The initial hôtels-dieu not only housed pilgrims, but also protected them on their journey, and their protective role was symbolized by a high wall surrounding early hospital sites. The wall often had a single door, opened only at visiting hours. These doors were still in use in this century, and my patients relate that until the 1960s friends and relatives would queue up in the street outside the hospital door, waiting for the start of visiting hours.
As hospitals became larger, the idea of separating different types of patients emerged. Sub chapels radiated out from the central chapel, each with its surrounding wards. In order to allow patients being transferred from one section to another, galleries were constructed. Colonnaded galleries recalling cloisters are common, and were still being constructed in the 19th century. In other hospitals, tunnels (constructed using a cut and cover technique) connected the different sections, affording some protection from the weather. These tunnels are still in use in my hospital, despite being wet and poorly maintained. At least our tunnels are safe, unlike those of some other hospitals.
Louis XIV made town councils responsible for running hospitals—a heavy responsibility considering the many sick, beggars, and orphans at the time. He also encouraged founding new hospitals, such as the Salpêtrière, designed by Libéral Bruant in 1656. As these newer hospitals were supported by the wealthy, they were often constructed in a style recalling the chateaux of their founders, and the Salpêtrière is no exception, although little remains of the original buildings apart from the octagonal chapel. But new hospitals built around 1770 are impressive, their large wings radiating out from a triple arched entrance and the dome of the chapel rising behind. The Salpêtrière was not in its initial incarnation a hospital in the modern sense: it looked after the poor, but the sick were sent to Hôtel-Dieu. By the eve of the revolution the Salpêtrière, the biggest hospice in Europe, with a reputation for repression and ill treatment, housed over 10,000 people, with an adjacent prison containing another 300.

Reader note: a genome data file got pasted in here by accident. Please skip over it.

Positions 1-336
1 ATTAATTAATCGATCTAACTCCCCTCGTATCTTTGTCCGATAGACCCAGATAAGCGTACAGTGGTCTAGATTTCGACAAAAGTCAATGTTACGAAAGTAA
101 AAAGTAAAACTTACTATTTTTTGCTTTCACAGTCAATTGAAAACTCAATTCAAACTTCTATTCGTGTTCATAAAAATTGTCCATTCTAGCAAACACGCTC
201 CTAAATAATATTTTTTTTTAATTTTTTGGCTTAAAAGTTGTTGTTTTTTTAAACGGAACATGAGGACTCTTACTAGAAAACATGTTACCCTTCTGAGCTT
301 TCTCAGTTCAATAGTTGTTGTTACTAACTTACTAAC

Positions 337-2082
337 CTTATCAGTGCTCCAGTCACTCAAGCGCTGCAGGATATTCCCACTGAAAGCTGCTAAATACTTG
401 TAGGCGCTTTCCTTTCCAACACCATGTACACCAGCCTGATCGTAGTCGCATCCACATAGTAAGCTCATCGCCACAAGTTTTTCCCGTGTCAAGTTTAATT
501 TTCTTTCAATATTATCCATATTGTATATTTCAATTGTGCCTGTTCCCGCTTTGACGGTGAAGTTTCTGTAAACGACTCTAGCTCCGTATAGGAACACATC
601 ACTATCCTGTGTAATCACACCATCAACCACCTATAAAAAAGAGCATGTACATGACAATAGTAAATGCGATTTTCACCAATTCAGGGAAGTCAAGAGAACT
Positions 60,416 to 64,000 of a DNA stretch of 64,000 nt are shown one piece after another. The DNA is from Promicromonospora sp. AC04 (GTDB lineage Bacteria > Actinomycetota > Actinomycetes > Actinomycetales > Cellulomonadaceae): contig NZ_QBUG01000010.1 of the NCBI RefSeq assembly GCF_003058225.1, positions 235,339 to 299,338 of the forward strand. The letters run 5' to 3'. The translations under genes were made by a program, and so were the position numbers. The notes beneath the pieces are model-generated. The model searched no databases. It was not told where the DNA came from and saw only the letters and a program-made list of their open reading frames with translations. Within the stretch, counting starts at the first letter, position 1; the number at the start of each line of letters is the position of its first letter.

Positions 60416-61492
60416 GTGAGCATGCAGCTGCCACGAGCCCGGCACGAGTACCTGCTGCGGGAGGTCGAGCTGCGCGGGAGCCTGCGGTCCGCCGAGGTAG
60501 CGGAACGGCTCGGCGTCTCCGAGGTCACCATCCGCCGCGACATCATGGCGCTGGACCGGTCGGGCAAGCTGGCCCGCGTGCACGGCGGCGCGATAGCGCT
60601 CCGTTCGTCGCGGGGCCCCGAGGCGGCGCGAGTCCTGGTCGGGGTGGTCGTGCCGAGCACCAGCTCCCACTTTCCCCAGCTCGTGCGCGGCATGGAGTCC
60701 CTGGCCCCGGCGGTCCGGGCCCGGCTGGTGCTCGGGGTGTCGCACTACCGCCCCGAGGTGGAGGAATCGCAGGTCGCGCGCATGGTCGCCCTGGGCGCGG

The disruption caused by the Revolution of 1789 left the civil hospitals in a deplorable state. The Directoire and subsequently Napoleon Bonaparte tried to improve the situation by restoring confiscated wealth and creating national institutions catering for the blind and the deaf. Civil hospitals numbered about 2,500 at the time, but were mostly small institutions which catered to the poor, the old, and the destitute as well as to the ill. Military hospitals were also developed, and tended to be large, symmetrical and of neoclassical design.
Pasteur’s championing of the concept of hygiene in the mid 19th century encouraged the construction of pavilions—isolated buildings that limited the spread of disease. They were often scattered about the hospitals grounds, connected by covered walkways. As medical specialization slowly emerged, pavilions allowed patients to be organized by pathology. Pasteur’s ideas were echoed in England, where Florence Nightingale in her Notes on Hospitals wrote of the importance of fresh air and light. Wards were constructed with high ceilings to allow for the circulation of air, and with large windows to admit as much light as possible—essential when daylight was the strongest light available.